As a party, we have long argued that the Nord Stream 2 pipeline should not be constructed. We oppose the project for three kinds of reasons. The first has to do with European integration. Germany must develop a partnership with Poland as seriously as that we have with France. We cannot disregard Poland’s objections to Nord Stream 2. Solidarity between Poland and Germany must cut either way. A German-Russian project that ignores Poland raises dark historical memories. The pipeline threatens to jeopardize the security of Ukraine, the Baltic countries and others around the Baltic Sea. It mostly benefits Putin’s authoritarian regime and its aggressive goals.
Second, we should not lock in new fossil fuels related infrastructure. After all, we are going through an energy transition, which is supposed to make us stop using such fuels for the production of energy. Nord Stream 2 is designed to be in operation for the next 50 years and by that time fossil fuels should have been long abandoned.
Third, it is plain to see that the pipeline divides Europe. In fact, it has never had majority backing in the European Council, European Commission or the European Parliament. Put simply, the project is not European. All it does is weaken cooperation in our continent by creating unnecessary tensions between different countries. Such actions are in fact in conflict with Germany’s raison d’état.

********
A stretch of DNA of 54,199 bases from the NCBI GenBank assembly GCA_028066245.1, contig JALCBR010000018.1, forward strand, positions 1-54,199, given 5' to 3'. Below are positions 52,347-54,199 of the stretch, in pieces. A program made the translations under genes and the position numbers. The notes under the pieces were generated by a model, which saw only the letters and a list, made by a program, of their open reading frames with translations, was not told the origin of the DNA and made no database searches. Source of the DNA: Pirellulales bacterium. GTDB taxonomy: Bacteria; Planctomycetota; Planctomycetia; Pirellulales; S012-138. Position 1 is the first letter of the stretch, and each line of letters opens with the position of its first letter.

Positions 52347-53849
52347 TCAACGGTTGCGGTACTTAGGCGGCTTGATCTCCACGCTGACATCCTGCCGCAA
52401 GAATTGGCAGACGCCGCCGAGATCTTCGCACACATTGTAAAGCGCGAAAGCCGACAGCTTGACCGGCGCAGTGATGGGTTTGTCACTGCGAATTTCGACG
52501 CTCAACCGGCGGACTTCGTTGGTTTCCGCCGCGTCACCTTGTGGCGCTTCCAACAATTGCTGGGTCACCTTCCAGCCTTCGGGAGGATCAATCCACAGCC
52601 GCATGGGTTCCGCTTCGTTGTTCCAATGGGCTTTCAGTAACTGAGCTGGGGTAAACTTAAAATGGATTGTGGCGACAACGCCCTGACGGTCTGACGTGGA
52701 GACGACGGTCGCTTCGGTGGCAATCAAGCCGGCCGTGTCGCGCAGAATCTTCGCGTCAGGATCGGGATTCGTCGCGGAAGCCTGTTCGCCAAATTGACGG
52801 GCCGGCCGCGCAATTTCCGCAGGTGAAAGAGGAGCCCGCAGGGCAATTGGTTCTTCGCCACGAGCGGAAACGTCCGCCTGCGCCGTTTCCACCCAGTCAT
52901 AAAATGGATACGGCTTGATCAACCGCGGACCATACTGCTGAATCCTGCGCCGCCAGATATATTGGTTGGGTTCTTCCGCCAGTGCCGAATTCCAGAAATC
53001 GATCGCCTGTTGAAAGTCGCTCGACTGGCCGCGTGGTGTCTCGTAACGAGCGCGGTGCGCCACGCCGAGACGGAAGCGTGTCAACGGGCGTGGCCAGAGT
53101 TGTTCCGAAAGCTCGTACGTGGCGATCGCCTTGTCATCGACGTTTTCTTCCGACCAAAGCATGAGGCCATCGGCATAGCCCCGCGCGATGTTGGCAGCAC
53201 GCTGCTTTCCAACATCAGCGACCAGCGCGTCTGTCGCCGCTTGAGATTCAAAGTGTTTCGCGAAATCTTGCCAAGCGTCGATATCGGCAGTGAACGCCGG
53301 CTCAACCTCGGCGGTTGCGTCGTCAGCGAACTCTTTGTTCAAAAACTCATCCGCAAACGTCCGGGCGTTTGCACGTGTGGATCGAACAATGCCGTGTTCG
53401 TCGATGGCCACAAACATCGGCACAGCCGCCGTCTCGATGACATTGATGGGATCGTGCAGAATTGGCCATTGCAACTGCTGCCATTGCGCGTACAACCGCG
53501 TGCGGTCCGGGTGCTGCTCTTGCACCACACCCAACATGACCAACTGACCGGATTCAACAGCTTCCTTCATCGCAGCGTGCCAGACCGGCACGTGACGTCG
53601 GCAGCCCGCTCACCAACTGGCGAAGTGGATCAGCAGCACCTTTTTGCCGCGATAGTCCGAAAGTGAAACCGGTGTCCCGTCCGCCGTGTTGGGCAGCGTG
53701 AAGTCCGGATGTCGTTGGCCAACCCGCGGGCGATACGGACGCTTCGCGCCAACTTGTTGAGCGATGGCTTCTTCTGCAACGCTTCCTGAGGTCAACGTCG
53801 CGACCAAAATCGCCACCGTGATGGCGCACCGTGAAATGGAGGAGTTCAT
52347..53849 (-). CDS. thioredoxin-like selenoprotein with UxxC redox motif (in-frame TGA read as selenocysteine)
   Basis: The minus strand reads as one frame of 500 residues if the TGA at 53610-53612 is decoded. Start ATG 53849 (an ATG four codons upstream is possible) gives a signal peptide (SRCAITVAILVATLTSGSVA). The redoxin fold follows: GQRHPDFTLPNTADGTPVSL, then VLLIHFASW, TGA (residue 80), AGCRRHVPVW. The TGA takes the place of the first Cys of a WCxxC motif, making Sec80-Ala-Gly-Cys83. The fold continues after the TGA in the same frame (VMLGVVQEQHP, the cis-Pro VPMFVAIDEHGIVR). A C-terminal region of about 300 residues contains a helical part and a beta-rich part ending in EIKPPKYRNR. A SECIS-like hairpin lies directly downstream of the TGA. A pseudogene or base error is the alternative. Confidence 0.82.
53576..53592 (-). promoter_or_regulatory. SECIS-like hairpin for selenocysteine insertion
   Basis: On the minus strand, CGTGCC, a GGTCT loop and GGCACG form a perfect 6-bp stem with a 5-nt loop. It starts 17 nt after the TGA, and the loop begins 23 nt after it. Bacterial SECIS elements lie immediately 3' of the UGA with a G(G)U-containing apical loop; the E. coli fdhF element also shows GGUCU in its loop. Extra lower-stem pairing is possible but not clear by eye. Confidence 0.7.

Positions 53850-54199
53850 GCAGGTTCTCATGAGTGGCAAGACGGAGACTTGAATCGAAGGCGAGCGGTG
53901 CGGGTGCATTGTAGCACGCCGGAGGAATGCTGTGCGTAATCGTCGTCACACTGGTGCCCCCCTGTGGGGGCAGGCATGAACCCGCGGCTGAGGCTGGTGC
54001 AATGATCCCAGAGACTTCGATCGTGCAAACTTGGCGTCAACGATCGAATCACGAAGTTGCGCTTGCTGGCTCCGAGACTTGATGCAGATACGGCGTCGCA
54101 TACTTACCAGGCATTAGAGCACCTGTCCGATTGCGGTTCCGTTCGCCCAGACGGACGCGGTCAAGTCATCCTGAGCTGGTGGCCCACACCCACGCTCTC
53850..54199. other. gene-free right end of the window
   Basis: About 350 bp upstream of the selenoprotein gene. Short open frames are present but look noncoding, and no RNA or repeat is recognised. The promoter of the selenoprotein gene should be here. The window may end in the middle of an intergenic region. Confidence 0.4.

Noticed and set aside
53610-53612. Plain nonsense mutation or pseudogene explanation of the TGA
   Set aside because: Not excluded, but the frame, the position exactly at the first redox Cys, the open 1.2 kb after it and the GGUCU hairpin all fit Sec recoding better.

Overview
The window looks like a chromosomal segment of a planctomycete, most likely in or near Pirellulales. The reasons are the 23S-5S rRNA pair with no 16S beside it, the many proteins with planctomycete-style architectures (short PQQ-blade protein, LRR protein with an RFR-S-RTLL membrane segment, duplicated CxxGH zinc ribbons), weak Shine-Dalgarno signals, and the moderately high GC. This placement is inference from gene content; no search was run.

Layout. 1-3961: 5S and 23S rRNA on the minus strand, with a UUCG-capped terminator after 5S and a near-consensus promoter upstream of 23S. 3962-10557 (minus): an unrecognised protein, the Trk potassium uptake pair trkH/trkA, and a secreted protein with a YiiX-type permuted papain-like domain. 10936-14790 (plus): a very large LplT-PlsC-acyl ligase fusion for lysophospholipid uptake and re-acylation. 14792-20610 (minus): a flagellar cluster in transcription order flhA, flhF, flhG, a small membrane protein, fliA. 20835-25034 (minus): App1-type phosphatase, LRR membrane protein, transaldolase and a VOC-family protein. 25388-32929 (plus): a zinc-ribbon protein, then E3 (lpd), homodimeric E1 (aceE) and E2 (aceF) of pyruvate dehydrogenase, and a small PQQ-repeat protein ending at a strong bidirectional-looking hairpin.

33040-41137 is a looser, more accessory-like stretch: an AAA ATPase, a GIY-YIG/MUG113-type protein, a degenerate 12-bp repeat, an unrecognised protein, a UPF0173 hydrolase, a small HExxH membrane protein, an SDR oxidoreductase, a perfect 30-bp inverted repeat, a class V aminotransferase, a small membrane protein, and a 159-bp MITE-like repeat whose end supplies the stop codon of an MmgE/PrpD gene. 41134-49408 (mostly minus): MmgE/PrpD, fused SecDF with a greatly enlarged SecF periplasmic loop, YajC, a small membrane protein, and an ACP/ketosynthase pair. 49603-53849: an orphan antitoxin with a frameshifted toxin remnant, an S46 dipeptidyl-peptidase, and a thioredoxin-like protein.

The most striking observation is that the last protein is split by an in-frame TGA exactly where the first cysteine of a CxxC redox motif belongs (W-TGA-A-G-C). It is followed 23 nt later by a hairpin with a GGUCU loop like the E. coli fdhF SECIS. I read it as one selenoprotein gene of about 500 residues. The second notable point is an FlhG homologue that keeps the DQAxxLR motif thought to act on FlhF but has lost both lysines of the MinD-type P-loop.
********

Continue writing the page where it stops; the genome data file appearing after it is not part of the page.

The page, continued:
Europe cannot afford to be divided in the face of mounting pressure from China, a country that keeps evolving towards an ever stronger authoritarianism and an ever more aggressive foreign policy. While China has never been a land of freedom, up until ten years ago it did allowed certain “grey” zones for non-governmental organisations to be active in; it did allow civil rights defenders to argue in court. Today the NGOs have lost their space, and the human rights lawyers are in jail themselves. Under Xi Jinping’s rule, China has experienced an authoritarian rollback and effectively abandoned the policy of reform and opening up.
China is clearly becoming more aggressive toward its neighbours. Beijing has strained relations with virtually every neighbouring country, the only exceptions being North Korea and Russia. But that’s not the end of it. Just look how aggressive China has become in its relations with, for example, Australia, Sweden or Norway. It is obvious that the country has put in practice again the principle described by Thucydides in the Peloponnesian War: “[…] the strong act as they will and the weak suffer what they must.”
.The future German government should pursue a more common European China policy than the government of Angela Merkel has. For cooperation with China should be pursued but not at the expense of European interests and values. China is indeed the EU’s systemic rival. Beijing implements a model of development that does not include long-term cooperation with other countries. Its future is being devised as based on internal autarky and external domination. The more this is visible, the more European policy towards China will have to stand up to the challenge.